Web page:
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Saturday, 28 February 2009

War-torn Vulkovar, Croatia - Page 2

Written by Andrea MacDonald
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As the bus neared Vukovar, a city known as the biggest river port in eastern Croatia, there was no getting around the fact that something bad had happened there. The giant tank parked on a nearby field leading the way into town was my first clue.


Vukovar was heavily populated by Serbs at the beginning of the breakup of Yugoslavia. This small city in easternmost Slavonia, an hour away from Serbia, became a target in 1991 as Serbia tried to claim as much territory as it could before Croatia declared independence. Since Croatia had no substantial army at the time, some two thousand Croatian residents defended their city, and Croatians around the country were glued to their televisions -- if Vukovar could hold back the Serbian invasion, there was hope for the rest of Croatia as well.

War-torn Vulkovar, Croatia, travel eastern Croatia, hospital museum, Slavonia, Serbia, breakup of Yugoslavia, Serbo-Croatian war, Hotel Dunav, Andrea MacDonaldThe Croatian citizens were able to defend Vukovar for eighty-seven days through a siege which caused destruction on a level that is often compared to Stalingrad. One thousand people were killed during the fighting; five thousand were taken prisoner.

Vukovar remained under Serbian rule until the war ended when eastern Slavonia was placed under United Nation control for two years. Vukovar was re-integrated into Croatia in 1998.

I couldn’t help but draw comparisons between Vukovar and Sarajevo. I knew very little about Sarajevo’s history when I arrived there, but within a couple of days I’d learned a good deal of its history. Sarajevo had a museum with photos, newspaper articles and artifacts that detailed, sometimes excruciatingly, what had happened there. ‘Sarajevo Roses’ were strewn along the ground: mortar holes filled in with red paint – and were impossible to miss.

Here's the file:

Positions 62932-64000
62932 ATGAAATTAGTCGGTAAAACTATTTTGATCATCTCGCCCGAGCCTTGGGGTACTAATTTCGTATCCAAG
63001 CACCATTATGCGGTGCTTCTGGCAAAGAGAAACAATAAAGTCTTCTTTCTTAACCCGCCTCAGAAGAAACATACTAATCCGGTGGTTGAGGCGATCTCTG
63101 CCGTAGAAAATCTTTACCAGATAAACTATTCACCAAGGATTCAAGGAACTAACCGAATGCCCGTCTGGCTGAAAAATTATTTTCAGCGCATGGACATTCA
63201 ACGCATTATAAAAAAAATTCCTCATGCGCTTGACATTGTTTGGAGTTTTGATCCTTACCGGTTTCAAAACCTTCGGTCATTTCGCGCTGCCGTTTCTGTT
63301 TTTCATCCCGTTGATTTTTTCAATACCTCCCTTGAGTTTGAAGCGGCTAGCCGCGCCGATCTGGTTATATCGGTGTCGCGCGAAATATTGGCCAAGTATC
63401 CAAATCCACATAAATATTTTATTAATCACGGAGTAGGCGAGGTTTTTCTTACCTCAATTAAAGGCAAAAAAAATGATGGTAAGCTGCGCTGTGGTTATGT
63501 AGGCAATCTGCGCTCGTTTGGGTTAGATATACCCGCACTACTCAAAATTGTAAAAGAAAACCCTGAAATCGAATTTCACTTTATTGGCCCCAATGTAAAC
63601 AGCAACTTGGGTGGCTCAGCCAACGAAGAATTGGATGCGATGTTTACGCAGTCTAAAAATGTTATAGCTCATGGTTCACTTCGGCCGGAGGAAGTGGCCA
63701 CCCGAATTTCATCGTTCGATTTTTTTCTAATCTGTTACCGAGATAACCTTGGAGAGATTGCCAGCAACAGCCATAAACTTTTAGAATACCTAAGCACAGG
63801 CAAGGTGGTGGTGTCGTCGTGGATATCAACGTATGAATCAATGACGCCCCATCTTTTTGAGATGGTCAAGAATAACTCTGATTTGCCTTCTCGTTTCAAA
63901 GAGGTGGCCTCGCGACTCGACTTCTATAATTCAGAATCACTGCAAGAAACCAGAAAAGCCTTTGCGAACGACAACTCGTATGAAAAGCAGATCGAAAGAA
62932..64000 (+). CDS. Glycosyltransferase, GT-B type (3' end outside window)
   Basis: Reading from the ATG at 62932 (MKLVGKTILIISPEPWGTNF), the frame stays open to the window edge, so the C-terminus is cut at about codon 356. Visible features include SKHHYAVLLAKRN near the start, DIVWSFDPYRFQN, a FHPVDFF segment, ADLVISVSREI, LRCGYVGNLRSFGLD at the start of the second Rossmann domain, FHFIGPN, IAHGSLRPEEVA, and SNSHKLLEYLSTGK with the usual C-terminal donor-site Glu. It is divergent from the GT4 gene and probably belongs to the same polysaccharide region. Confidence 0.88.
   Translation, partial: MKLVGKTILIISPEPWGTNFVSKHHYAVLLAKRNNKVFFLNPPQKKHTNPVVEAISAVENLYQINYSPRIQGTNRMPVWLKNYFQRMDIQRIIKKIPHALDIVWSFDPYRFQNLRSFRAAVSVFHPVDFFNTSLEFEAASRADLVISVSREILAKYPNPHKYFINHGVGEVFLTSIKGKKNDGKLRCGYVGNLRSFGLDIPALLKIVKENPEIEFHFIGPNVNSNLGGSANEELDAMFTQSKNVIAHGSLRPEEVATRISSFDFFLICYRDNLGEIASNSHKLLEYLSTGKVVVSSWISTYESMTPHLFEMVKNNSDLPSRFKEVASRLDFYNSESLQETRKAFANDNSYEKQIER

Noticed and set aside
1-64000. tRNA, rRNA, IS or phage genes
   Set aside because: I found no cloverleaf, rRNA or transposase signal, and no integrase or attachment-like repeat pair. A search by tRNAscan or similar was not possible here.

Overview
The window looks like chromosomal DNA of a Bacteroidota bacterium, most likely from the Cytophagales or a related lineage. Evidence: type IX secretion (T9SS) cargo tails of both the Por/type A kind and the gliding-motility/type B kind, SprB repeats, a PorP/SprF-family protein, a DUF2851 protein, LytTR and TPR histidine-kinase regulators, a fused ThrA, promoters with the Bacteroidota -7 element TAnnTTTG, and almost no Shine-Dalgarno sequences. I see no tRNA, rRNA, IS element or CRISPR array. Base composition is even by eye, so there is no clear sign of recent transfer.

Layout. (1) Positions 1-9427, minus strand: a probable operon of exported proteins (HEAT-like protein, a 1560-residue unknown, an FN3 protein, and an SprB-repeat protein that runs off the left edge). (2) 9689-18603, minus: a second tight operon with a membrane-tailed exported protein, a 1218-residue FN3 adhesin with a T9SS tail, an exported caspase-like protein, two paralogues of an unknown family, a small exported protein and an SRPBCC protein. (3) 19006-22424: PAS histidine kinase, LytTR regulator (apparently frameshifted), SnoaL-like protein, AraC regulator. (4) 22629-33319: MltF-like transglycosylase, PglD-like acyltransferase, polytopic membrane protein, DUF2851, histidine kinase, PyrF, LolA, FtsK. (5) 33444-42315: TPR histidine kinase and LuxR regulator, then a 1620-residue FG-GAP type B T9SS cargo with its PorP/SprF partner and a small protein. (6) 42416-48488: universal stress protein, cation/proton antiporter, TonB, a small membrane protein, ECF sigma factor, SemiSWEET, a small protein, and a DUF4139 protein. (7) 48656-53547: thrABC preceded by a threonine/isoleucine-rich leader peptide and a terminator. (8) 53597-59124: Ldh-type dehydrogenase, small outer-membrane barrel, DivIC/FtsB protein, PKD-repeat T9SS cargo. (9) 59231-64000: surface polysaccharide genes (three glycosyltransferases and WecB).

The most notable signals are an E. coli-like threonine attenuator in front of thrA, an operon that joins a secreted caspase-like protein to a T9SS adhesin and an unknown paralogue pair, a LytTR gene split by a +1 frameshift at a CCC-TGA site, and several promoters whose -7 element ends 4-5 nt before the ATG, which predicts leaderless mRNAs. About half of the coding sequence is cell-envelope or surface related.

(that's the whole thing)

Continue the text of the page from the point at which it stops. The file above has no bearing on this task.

In the city, a guided tour was offered to the tunnel that lead Sarajevans to safety when they were under siege. The tour guide, Mustafa, showed my group the spot in the mountains where part of the Olympic Luge swept down through the trees -- during the war this was the point from which soldiers fired down into the city. There were commemorative plaques everywhere, like the one on the former National Library that said: ‘On this place Serbian criminals in the night of 25th, 26th August 1992 set on fire National and University’s Library of Bosnia and Herzegovina. Over two millions of books, periodicals and documents vanished in the flame. Do not forget, remember and warn.’

Unlike Sarajevo, there were no signs on Vukovar’s buildings. No red markers calling attention to its wounds. The city remains divided. The ethnic communities split evenly into separate churches, schools and coffee shops. The justice process has been long and drawn-out, with new charges still being filed, almost two decades after the initial siege. The infrastructure has not been restored and unemployment is estimated at forty percent.     

After walking around for two hours amongst the shadows of death and rubble, I was more than ready for a drink. The last thing I wanted was to offend anyone by going into the wrong bar but I couldn’t tell which was Croat and which was Serb. In the end, I decided upon the bar nearest to my hotel.


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Last modified on Sunday, 16 December 2012

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